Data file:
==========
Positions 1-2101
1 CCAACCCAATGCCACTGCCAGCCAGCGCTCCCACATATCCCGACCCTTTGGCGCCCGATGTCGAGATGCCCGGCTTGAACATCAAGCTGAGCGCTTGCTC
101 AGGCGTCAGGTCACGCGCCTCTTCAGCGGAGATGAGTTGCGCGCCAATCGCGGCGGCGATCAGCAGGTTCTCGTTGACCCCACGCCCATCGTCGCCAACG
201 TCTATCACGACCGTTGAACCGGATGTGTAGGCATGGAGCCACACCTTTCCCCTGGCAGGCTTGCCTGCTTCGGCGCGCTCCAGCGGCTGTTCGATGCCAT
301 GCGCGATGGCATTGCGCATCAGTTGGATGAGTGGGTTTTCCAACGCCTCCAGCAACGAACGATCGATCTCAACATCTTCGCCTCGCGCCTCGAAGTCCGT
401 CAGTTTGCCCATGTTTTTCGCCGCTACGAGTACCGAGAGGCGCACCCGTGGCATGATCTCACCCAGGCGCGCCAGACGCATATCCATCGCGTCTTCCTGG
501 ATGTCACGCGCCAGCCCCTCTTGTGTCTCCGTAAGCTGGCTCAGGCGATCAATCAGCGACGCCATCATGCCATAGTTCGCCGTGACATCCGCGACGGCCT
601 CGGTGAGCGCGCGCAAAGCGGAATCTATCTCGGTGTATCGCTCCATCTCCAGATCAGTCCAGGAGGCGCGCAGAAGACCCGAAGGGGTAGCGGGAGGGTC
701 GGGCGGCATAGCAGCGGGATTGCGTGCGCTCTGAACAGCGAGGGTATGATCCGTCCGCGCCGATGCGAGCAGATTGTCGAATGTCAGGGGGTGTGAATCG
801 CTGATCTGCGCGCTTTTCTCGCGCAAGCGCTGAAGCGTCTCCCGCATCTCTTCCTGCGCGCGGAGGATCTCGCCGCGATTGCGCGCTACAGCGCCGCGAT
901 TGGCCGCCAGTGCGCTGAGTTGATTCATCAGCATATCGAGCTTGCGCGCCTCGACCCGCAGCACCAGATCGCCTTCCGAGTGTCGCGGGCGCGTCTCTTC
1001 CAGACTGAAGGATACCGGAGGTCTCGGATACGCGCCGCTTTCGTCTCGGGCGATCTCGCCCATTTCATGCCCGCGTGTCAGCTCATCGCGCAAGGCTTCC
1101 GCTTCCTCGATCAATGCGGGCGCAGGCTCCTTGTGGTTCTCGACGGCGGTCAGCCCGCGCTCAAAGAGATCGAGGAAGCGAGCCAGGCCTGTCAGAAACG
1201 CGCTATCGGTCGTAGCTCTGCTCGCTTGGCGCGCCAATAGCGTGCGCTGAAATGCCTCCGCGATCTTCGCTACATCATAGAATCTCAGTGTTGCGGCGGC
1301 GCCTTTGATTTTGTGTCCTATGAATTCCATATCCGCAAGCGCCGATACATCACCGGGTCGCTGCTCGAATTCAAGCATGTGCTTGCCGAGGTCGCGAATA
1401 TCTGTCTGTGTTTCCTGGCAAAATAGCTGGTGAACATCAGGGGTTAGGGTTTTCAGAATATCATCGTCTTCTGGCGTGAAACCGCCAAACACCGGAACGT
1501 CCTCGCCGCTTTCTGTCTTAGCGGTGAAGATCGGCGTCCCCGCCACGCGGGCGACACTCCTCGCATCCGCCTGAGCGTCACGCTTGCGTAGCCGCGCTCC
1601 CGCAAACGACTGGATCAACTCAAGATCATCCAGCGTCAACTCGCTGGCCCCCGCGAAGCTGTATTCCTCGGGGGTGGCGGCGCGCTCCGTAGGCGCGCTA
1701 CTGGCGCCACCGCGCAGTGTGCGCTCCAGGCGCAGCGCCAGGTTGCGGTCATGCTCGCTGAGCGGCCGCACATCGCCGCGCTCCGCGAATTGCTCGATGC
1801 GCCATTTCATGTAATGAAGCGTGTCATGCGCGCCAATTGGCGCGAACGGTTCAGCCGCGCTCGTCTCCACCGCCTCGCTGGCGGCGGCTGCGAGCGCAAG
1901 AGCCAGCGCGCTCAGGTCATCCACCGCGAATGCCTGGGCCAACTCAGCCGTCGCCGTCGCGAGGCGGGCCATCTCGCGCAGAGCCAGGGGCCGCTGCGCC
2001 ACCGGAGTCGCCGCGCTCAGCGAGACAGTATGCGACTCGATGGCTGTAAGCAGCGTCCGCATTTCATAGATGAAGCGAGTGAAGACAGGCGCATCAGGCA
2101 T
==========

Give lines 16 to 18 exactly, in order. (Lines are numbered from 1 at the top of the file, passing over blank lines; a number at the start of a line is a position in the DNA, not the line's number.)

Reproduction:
1401 TCTGTCTGTGTTTCCTGGCAAAATAGCTGGTGAACATCAGGGGTTAGGGTTTTCAGAATATCATCGTCTTCTGGCGTGAAACCGCCAAACACCGGAACGT
1501 CCTCGCCGCTTTCTGTCTTAGCGGTGAAGATCGGCGTCCCCGCCACGCGGGCGACACTCCTCGCATCCGCCTGAGCGTCACGCTTGCGTAGCCGCGCTCC
1601 CGCAAACGACTGGATCAACTCAAGATCATCCAGCGTCAACTCGCTGGCCCCCGCGAAGCTGTATTCCTCGGGGGTGGCGGCGCGCTCCGTAGGCGCGCTA